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Thread: Bat detector

  1. #401
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    Hi Seriesman,

    the impedance matching of a transistor amplifier is quite complicated.
    It looks like this link has some nice information on impedance calculation.
    Maybe the transistor amplifier can be matched even better, maybe someone else can help with that.....

    I did not do anything to match impedance on the transistor amplifier.
    I got rid of moist noise by adding a small cone on the microphone. I worked with a shorter shallow 90 degree cone but found the 20-25 degree cone to be working even better.

    I tried to add a short clip to youtube.
    https://youtu.be/nAkEEwFL3rs

    when I talked about impedance matiching and resistors I ment in the Opamp amplifier.
    The impedance of a opamp is usually very high, this seemed to result in an extra high 23Khz spike. As far as I can see most microphone amplifiers with opamp IC's do not match their impedances. In the bat detector with opamp I chose a resistor that comes close to the microphone impedance to connect to 1/2 V+

    Edwin

  2. #402
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    Quote Originally Posted by pe1pwf View Post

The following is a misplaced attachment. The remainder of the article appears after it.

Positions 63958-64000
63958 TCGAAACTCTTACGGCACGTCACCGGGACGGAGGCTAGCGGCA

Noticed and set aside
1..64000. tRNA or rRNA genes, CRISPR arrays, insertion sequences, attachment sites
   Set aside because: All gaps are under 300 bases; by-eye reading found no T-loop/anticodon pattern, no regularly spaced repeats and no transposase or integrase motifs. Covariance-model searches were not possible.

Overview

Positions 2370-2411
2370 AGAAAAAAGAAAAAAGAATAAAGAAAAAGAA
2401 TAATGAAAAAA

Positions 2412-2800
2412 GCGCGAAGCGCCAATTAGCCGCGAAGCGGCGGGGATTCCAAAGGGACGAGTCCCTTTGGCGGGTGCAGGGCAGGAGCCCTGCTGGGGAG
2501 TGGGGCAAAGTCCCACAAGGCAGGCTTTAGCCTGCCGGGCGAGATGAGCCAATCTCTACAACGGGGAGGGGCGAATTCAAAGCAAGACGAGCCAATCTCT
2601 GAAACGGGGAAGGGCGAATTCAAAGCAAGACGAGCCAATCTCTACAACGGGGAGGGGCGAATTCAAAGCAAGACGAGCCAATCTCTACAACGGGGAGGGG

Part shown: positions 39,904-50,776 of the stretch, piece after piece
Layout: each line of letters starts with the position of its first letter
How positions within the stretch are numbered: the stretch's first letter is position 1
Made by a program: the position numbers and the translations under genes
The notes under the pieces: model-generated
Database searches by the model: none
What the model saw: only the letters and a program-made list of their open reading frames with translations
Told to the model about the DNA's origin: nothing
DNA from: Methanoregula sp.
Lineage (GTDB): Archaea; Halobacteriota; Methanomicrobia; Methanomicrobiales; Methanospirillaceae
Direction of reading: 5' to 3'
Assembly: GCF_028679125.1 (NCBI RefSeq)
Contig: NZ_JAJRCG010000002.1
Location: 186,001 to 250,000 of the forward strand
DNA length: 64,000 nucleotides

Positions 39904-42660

Hi Seriesman,

    the impedance matching of a transistor amplifier is quite complicated.
    It looks like this link has some nice information on impedance calculation.
    Maybe the transistor amplifier can be matched even better, maybe someone else can help with that.....

    I did not do anything to match impedance on the transistor amplifier.
    I got rid of moist noise by adding a small cone on the microphone. I worked with a shorter shallow 90 degree cone but found the 20-25 degree cone to be working even better.

    I tried to add a short clip to youtube.
    https://youtu.be/nAkEEwFL3rs

    when I talked about impedance matiching and resistors I ment in the Opamp amplifier.
    The impedance of a opamp is usually very high, this seemed to result in an extra high 23Khz spike. As far as I can see most microphone amplifiers with opamp IC's do not match their impedances. In the bat detector with opamp I chose a resistor that comes close to the microphone impedance to connect to 1/2 V+

    Edwin
    Hi
    Thanks for that. I am not any sort of expert on analogue electronics so impedance matching is something I don't know anything about. I obviously misunderstood that you can improve impedance matching by simply changing a resistor. I have used a machined nylon bolt as the microphone input and I will experiment with a different angle as you suggest. Thanks for the help

  3. #403
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    I just seem to have lost a lot of noise here.....


    I am using the V0.2 board with opamp amplifier and a SPU microphone on this one.
    I noticed the display update noise could be heared stronger than on the transistor amplifier.

    I wanted to have some resistors in the display datalines, as close as i could get them to the Teensy.